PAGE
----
What parents need to know
Parents Need to Know
Parents need to know that, in typical sketch-comedy fashion, the content of this series is somewhat unpredictable from episode to episode. Not every character swears like a sailor, but many do (and the words are all uncensored). The jokes aren't always sexually charged, but when they are, they're no-holds-barred. In short, this isn't a show that's meant for kids, so parents who allow older teens to watch should be vigilant. Ullman, who is white, also occasionally appears in heavy make-up to portray people of color, which could offend some viewers. That said, she's an equal-opportunity offender because she makes fun of just about everyone.
What's the story?
In TRACEY ULLMAN'S STATE OF THE UNION, chameleonic British actress Tracey Ullman continues her love of pointed parody by targeting the United States and the motley cast of characters who call it home. With the help of accents, outlandish costumes, and elaborate hair and make-up, Ullman impersonates just about anyone -- from real-life celebrities like Speaker of the House Nancy Pelosi and imported English soccer star David Beckham to fictional characters like Nebraska housewife Erma Billings, a woman who has restless leg syndrome and a soft spot for Ryan Seacrest. And, of course, she does it all with a healthy dose of cynicism that leaves no topic untouched.
Is it any good?
On one hand, State of the Union is a smartly crafted satire that holds a mirror up to the ridiculousness of a modern age in which celebrity worship is at an all-time high and critical thinking is at an all-time low. But on the other hand, it's essentially a random showcase of outlandish characters that run the risk of becoming tiresome. A few of Ullman's impersonations are spot-on and genuinely hilarious (her Renee Zellweger is laugh-out-loud funny), but others (like an Indian pharmacist who regularly breaks into Bollywood-style song-and-dance routines) are one-dimensional and, frankly, kind of lame.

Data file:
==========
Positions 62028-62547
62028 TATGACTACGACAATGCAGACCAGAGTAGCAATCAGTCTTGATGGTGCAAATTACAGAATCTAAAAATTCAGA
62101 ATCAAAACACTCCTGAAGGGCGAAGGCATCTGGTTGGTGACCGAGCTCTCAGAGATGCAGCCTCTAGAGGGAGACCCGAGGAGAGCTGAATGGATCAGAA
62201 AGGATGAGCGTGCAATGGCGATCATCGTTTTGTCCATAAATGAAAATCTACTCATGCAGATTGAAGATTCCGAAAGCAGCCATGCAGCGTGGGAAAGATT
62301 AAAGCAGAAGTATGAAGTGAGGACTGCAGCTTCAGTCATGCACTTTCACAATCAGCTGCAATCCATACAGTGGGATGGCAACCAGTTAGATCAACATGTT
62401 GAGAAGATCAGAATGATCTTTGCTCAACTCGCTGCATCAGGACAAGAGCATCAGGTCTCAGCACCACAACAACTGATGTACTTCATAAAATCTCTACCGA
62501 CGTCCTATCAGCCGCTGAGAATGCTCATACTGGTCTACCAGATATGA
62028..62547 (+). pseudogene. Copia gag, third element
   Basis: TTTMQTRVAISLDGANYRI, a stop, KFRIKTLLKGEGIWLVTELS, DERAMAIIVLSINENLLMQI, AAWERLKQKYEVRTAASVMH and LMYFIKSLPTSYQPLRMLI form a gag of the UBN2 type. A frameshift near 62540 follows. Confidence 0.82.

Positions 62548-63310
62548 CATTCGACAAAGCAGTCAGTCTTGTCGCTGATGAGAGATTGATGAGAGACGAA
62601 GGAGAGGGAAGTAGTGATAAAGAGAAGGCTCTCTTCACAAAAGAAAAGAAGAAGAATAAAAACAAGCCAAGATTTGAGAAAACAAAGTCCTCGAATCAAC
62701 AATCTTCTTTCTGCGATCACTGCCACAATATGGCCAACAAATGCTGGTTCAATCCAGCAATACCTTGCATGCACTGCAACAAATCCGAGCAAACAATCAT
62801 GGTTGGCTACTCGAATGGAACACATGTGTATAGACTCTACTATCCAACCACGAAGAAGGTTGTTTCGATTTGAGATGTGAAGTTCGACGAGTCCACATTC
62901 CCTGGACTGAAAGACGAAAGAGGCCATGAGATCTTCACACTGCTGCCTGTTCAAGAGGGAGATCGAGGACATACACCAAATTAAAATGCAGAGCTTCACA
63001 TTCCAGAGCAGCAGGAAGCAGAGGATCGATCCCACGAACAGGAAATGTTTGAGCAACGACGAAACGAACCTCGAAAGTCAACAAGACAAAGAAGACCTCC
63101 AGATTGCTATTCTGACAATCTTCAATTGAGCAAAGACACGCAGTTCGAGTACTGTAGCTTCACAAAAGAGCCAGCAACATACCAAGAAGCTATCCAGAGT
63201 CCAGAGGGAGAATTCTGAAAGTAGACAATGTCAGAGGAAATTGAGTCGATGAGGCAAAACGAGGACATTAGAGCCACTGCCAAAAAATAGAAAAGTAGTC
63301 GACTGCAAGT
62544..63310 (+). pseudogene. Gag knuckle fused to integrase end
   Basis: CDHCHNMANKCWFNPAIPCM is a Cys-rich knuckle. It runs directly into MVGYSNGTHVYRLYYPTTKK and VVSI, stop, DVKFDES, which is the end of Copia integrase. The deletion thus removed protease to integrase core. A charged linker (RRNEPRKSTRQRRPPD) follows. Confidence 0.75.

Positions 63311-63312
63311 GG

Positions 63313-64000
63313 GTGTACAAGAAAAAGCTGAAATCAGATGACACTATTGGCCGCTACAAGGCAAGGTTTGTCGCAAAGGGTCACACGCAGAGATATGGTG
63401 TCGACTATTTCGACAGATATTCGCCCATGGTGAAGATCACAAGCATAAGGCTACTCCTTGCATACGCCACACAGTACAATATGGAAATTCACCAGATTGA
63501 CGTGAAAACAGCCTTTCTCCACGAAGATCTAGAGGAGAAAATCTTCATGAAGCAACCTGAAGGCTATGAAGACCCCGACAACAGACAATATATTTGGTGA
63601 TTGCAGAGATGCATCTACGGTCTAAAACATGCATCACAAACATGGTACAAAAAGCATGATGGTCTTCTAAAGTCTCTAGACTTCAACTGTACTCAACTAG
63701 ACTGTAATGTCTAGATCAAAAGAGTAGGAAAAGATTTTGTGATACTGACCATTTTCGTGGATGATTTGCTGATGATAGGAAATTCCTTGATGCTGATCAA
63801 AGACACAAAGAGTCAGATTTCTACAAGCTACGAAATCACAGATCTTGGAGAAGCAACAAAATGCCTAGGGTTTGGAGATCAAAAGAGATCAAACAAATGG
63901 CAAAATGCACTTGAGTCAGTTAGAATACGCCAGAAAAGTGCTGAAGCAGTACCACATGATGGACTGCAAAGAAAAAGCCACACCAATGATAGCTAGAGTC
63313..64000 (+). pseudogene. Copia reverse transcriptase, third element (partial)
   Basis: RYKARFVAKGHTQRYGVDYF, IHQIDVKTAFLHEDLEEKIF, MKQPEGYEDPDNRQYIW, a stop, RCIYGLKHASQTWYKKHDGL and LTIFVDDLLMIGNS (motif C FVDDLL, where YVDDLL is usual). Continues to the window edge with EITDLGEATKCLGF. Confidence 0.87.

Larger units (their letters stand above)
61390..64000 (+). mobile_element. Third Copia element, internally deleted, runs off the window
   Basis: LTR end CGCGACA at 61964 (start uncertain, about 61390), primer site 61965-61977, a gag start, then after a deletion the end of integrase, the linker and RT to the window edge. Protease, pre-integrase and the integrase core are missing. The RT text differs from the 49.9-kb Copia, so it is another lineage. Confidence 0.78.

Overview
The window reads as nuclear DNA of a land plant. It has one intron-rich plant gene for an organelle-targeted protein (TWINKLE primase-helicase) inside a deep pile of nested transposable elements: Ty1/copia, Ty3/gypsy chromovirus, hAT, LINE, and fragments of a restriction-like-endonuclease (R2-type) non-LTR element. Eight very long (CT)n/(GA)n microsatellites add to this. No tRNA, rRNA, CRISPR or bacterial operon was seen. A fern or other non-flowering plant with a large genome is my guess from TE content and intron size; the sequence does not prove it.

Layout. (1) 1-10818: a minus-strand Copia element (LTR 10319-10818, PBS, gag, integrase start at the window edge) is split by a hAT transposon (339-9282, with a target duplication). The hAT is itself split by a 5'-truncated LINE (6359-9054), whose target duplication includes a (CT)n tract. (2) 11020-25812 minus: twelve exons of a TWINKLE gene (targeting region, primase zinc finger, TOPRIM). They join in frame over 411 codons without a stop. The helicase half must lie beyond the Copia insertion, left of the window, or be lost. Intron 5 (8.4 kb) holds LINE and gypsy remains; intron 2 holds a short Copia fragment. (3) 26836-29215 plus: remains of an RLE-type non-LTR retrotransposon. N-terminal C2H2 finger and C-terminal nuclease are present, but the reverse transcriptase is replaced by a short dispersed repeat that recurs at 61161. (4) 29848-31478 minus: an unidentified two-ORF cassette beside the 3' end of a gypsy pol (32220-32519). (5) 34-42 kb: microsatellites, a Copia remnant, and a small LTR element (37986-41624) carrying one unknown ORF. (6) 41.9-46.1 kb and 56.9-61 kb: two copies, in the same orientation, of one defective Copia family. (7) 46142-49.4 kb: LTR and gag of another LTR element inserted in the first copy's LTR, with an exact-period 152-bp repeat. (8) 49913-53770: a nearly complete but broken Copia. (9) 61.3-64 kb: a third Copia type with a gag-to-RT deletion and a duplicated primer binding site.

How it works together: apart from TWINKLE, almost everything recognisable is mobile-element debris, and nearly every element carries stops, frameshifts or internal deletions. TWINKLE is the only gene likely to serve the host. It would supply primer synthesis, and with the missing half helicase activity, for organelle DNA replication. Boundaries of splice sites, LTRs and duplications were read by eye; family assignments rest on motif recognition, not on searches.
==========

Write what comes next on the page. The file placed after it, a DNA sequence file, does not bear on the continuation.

In terms of content, Ullman seems to be pandering a bit to the United States' political elite. (After all, what percentage of Americans could actually identify left-leaning blogger Arianna Huffington -- one of Ullman's impersonations that gets an awful lot of screen time -- in a police line-up?) Ullman also relies a bit too much on the antics of tabloid darlings like Lindsay Lohan's club-hopping mom, Dina, for cheap laughs. But the topical nature of the show's humor and its potential to stir viewers to think help propel it well above purely mindless fare.
Families can talk about...
Families can talk about the current events that inspire Ullman's sketches. Is there any meaning to all the madness? Do you think she has a political agenda? Are there any topics that you think she should have left alone? Why do you think she chose to skewer particular celebrities? Are there any fictional characters she created that you find offensive? Families can also discuss the role of satire in stimulating discussion about otherwise-taboo topics like gay marriage, prescription drug abuse, homelessness, and health care.